The growing-up years were mostly a wonderful experience. One of the best was spending several weeks every summer with Aunt Margie and Uncle Carroll at their cabin in the mountains of the Angeles National Forest. She prepared the most wondrous foods in her little kitchen overlooking Big Tujunga Creek. One of those dishes was chicken and gleasants.
What is, you may well ask, a gleasants? That is a question I have pondered many a night for years and years. Is it a dumpling? Or, is it a noodle? Where did it come from? Is it German, perhaps French or maybe even Scandinavian? I can’t find a single cookbook in the library that contains a gleasants recipe and yet there are many on the internet with old family recipes and all very much alike. Each of them also express confusion over the origins of the dish. One day I hope to find the answer.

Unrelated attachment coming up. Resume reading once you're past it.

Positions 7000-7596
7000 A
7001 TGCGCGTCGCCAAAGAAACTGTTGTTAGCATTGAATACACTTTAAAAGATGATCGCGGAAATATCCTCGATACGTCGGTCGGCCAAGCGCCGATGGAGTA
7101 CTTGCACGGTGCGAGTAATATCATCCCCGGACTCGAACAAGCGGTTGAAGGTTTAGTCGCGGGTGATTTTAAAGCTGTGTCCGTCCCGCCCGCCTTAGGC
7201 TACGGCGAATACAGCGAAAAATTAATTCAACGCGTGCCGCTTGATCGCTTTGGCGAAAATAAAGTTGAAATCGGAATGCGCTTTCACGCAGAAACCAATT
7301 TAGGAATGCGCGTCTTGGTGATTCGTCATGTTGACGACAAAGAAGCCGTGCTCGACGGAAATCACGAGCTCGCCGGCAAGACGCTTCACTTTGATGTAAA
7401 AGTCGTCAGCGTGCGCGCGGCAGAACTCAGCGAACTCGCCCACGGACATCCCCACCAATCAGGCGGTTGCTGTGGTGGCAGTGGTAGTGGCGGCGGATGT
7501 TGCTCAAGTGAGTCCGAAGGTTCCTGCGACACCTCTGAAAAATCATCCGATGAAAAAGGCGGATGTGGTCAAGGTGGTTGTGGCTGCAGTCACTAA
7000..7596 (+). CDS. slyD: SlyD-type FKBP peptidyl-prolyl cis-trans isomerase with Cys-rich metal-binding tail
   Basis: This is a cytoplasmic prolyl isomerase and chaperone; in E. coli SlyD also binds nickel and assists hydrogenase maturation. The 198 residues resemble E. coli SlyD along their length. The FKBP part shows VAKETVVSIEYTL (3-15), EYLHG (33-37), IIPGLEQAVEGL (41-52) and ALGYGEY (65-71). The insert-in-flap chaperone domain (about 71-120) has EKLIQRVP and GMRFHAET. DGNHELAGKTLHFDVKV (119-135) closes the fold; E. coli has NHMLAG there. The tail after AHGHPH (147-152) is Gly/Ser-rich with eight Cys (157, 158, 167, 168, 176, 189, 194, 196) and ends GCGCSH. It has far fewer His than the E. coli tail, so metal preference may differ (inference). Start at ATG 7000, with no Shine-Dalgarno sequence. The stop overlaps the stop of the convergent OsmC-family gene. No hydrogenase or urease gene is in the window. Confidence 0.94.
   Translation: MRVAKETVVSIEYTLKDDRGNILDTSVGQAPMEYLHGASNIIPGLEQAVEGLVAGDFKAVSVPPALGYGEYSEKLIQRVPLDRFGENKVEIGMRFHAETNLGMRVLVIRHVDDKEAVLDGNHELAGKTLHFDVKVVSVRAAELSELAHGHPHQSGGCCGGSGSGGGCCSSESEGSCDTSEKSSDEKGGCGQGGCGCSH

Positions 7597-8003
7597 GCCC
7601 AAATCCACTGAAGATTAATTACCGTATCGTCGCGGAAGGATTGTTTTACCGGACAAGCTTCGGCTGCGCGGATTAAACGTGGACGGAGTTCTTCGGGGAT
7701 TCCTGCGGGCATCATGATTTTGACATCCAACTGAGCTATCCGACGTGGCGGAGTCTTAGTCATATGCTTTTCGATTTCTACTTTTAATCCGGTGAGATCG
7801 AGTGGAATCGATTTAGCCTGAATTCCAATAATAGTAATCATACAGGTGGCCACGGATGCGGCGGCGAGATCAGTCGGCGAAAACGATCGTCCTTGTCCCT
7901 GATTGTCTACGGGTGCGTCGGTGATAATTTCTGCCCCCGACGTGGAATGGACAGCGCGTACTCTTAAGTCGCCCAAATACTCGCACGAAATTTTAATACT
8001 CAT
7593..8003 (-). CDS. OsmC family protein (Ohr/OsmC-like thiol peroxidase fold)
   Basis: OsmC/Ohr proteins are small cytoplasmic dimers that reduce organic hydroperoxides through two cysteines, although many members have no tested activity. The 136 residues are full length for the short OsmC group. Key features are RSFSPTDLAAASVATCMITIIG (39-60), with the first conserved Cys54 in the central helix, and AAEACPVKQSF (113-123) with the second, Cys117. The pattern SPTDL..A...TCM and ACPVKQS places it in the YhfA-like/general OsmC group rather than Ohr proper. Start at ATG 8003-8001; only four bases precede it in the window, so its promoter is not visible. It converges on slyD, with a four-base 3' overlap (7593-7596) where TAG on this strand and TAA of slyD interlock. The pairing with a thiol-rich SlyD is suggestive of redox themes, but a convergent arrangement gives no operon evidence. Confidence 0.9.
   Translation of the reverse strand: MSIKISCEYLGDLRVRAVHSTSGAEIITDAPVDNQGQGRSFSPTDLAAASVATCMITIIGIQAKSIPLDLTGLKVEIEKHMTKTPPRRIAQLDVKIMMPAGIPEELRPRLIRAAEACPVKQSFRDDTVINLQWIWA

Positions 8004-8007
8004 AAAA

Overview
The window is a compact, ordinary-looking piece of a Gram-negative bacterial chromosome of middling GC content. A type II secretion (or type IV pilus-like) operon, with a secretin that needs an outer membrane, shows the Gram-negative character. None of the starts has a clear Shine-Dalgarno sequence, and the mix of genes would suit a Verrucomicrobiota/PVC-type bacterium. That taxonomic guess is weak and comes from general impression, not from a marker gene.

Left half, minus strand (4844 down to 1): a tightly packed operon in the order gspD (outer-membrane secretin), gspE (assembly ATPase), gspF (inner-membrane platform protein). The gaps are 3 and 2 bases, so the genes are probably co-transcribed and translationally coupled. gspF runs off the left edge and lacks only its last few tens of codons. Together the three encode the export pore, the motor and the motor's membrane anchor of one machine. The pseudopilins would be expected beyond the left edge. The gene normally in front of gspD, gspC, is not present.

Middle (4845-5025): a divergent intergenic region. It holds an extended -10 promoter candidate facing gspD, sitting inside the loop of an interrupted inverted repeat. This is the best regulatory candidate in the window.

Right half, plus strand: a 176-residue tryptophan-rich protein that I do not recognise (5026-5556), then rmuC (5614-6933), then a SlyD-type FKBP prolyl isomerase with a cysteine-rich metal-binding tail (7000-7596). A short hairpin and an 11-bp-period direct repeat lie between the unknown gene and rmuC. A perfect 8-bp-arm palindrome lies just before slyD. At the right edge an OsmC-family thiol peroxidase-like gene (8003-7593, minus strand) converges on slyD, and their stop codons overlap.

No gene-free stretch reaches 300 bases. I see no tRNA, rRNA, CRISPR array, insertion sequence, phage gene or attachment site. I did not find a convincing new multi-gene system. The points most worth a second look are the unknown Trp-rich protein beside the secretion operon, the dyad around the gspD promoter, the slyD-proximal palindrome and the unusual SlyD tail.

Aunt Margie would roll out the dough by hand using a rolling pin. After getting just the right thickness she would cut them into squares including the raggedy ones around the edges. She would let them air dry while she prepared the chicken. That was usually a whole chicken and when cooked and then cooled she would pull and shred the meat. The chicken cooking water was used to cook the gleasants. After the gleasants were cooked to a chewy goodness the chicken was added back to the pot and it was ready to serve.